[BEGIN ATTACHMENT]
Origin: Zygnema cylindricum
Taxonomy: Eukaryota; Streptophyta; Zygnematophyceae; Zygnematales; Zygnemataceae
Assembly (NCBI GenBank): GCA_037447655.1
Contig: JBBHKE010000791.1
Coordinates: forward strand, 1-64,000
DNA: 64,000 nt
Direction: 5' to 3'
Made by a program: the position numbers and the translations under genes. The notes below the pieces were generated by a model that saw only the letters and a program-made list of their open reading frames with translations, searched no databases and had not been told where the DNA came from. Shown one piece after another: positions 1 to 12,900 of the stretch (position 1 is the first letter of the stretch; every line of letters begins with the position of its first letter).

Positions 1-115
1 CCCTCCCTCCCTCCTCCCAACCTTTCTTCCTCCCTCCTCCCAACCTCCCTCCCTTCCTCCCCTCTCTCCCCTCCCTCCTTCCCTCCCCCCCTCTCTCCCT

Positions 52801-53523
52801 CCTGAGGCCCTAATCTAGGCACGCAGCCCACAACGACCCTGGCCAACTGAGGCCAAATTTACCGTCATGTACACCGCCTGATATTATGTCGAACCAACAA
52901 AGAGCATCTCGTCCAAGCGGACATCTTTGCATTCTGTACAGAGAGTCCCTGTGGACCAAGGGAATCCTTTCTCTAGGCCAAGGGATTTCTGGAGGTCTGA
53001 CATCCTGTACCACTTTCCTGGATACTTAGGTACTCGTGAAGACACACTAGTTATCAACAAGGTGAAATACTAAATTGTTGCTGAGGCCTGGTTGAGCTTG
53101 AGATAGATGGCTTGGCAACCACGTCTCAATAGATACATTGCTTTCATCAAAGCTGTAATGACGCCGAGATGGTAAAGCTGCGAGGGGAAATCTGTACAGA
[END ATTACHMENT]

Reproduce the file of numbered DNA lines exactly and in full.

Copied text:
Origin: Zygnema cylindricum
Taxonomy: Eukaryota; Streptophyta; Zygnematophyceae; Zygnematales; Zygnemataceae
Assembly (NCBI GenBank): GCA_037447655.1
Contig: JBBHKE010000791.1
Coordinates: forward strand, 1-64,000
DNA: 64,000 nt
Direction: 5' to 3'
Made by a program: the position numbers and the translations under genes. The notes below the pieces were generated by a model that saw only the letters and a program-made list of their open reading frames with translations, searched no databases and had not been told where the DNA came from. Shown one piece after another: positions 1 to 12,900 of the stretch (position 1 is the first letter of the stretch; every line of letters begins with the position of its first letter).

Positions 1-115
1 CCCTCCCTCCCTCCTCCCAACCTTTCTTCCTCCCTCCTCCCAACCTCCCTCCCTTCCTCCCCTCTCTCCCCTCCCTCCTTCCCTCCCCCCCTCTCTCCCT

Positions 52801-53523
52801 CCTGAGGCCCTAATCTAGGCACGCAGCCCACAACGACCCTGGCCAACTGAGGCCAAATTTACCGTCATGTACACCGCCTGATATTATGTCGAACCAACAA
52901 AGAGCATCTCGTCCAAGCGGACATCTTTGCATTCTGTACAGAGAGTCCCTGTGGACCAAGGGAATCCTTTCTCTAGGCCAAGGGATTTCTGGAGGTCTGA
53001 CATCCTGTACCACTTTCCTGGATACTTAGGTACTCGTGAAGACACACTAGTTATCAACAAGGTGAAATACTAAATTGTTGCTGAGGCCTGGTTGAGCTTG
53101 AGATAGATGGCTTGGCAACCACGTCTCAATAGATACATTGCTTTCATCAAAGCTGTAATGACGCCGAGATGGTAAAGCTGCGAGGGGAAATCTGTACAGA